Saturday, May 8, 2010

Two Closets

If the name George Allen Rekers is unfamiliar to you, then you've probably been in a coma for one week or off hiking in the wilderness. Lucky you! In brief, Rekers is a closeted gay man who has spent the better part of his adult life bashing LGBTQ people. Pam's House Blend will fill you in on all the details. It seems that Rekers is now attempting to claim that he is not "a homosexual." How could he possibly hope to be able to get away with such a ludicrous claim in the face of such overwhelming evidence to the contrary?

If Liberachi could publicly claim that he is not a homosexual and be believed, then why can’t George Rekers? Yes, that was many decades ago and society has evolved “somewhat.” However, people will always prefer a palatable lie to a challenging truth. The pathetic tragedy, both for George Rekers and for our society, is that some of the most homophobic people are repressed/self-loathing homosexuals. This tragedy is further compounded by the fact that even within the openly LGBTQ community there is yet another internal division.

In the movie “Milk”, the gay Opera elite of San Francisco have an exchange with Harvey Milk. They are displeased at his activism. They have been “accepted” and found a respectable niche in society and they do not want Milk’s brash activism upsetting the apple cart. I have found a huge rift within our community between “establishment” gays and activist LGBTQ folks. Just mention Lt. Dan Choi or Robin McGhee at a black tie fundraiser and wait for the flood of verbal vitriol that will follow.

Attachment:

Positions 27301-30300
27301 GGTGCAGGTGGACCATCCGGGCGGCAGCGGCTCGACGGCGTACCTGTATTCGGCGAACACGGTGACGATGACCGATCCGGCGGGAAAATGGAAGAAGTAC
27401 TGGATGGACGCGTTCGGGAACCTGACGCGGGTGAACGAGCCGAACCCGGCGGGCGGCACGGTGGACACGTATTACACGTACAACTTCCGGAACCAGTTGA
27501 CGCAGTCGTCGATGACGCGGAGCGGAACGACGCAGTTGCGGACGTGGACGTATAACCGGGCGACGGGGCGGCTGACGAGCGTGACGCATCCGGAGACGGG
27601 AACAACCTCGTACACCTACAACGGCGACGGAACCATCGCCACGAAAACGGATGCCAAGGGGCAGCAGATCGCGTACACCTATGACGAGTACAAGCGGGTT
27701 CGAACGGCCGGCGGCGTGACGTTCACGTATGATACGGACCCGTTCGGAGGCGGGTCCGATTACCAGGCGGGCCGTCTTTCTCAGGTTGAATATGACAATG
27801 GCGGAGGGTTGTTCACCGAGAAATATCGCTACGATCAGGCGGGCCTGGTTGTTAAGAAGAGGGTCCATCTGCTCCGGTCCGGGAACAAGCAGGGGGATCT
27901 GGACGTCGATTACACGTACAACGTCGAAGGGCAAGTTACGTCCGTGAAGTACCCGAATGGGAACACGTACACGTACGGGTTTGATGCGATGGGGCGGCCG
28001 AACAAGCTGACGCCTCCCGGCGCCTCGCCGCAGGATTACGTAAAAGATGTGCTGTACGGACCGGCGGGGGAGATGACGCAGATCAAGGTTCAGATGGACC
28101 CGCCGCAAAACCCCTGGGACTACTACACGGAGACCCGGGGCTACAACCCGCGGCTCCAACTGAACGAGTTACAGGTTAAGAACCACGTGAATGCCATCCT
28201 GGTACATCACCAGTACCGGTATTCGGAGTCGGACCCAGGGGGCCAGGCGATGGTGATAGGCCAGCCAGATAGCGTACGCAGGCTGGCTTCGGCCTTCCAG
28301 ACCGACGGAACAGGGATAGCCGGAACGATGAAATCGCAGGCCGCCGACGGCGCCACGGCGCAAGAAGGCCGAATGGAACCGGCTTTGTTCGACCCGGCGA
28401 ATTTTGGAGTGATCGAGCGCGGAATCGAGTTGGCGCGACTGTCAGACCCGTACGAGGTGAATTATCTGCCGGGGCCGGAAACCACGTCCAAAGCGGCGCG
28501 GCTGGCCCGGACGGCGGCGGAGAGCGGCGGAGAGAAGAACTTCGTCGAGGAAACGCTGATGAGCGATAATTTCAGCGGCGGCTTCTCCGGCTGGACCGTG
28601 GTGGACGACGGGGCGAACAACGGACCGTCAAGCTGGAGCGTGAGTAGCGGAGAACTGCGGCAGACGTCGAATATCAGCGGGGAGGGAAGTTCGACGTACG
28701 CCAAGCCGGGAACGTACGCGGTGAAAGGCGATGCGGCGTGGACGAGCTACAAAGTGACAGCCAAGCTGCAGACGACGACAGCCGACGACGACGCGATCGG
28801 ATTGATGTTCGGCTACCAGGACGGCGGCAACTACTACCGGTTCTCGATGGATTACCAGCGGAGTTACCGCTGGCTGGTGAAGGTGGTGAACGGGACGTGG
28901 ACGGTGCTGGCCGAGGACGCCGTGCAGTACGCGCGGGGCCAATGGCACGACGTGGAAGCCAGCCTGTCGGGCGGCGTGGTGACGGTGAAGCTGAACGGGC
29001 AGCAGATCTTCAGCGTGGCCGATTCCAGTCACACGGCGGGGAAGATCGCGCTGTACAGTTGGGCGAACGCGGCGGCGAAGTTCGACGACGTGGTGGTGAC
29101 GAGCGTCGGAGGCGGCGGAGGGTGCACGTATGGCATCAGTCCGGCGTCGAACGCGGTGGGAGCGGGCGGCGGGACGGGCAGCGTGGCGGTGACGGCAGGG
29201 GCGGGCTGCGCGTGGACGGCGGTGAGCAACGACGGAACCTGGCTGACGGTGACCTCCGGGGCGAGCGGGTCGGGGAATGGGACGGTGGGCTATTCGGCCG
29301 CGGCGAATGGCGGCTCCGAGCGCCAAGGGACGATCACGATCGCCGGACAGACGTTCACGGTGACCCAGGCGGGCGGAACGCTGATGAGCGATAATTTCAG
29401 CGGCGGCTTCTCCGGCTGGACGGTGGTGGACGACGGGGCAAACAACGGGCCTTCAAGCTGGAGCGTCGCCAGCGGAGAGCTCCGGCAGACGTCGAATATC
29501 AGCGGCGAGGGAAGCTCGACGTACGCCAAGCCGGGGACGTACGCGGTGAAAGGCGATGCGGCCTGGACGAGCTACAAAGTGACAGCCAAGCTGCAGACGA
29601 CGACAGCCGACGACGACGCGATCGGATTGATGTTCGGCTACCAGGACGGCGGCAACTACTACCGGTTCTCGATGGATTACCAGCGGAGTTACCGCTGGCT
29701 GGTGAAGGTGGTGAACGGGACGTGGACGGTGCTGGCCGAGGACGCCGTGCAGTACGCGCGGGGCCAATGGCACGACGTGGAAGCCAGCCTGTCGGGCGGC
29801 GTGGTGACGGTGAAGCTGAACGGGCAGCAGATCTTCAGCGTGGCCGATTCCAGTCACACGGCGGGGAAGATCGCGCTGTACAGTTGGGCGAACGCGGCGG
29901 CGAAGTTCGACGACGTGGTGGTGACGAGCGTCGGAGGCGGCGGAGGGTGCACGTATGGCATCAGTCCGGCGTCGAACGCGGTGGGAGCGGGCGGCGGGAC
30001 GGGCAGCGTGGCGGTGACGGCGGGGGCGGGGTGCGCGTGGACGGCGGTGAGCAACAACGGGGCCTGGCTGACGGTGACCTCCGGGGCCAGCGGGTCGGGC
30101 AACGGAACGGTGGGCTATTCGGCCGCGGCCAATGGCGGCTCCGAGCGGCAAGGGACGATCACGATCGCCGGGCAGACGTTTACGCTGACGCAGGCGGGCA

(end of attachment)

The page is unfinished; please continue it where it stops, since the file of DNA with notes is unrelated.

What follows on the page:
You would think you were speaking with someone from NOM, NARTH, an evangelical or Republican. Nope, it is someone from our community. A “good little boy/girl” who, like Log Cabin Republicans believes that if you dress up, smile and ask very, very politely; then eventually you will be granted civil rights. I think that there exist two closets. The first closet in which many, like George Rekers, are trapped, and the second in which many LGBTQ people patiently wait for society to accept them. The Book of Revelation states: “So, because you are lukewarm, neither cold nor hot, I will spew you out of my mouth.” [Rev 3:16]

Malcolm X said, “No one ever gave anyone civil rights, you have to take them!” Yes, self-loathing homosexuals, like Rekers, do great harm to our community. However, organizations and individuals in our community, who are willing to barter away justice for respectability arguably do as much, or worse damage. Whose hypocrisy is more damaging? Repressed people, like Rekers, who lash out at their own kind are at least psychologically understandable. Those in the well-healed, black tie set who settle can make no such defense. They are either na├»ve, or opportunists.

Why is one closet so vehemently condemned by our community and the other so blindly overlooked? Perhaps it is because most of us have moved beyond the first poisonous stage of coming out, but less of us have moved beyond the second stage. Like the Log Cabin Republicans, many in our community desperately want acceptance from “Society” and they want that acceptance at any price. That price is the repeal of DADT--next year. The passage of ENDA--when it is more opportune. The repeal of DOMA--maybe in three or four years.


Dan said...

I laughed at the Rekers, but no I feel really sorry for the man. He's created his own little hell by not being able to accept himself.

Bear Me Out said...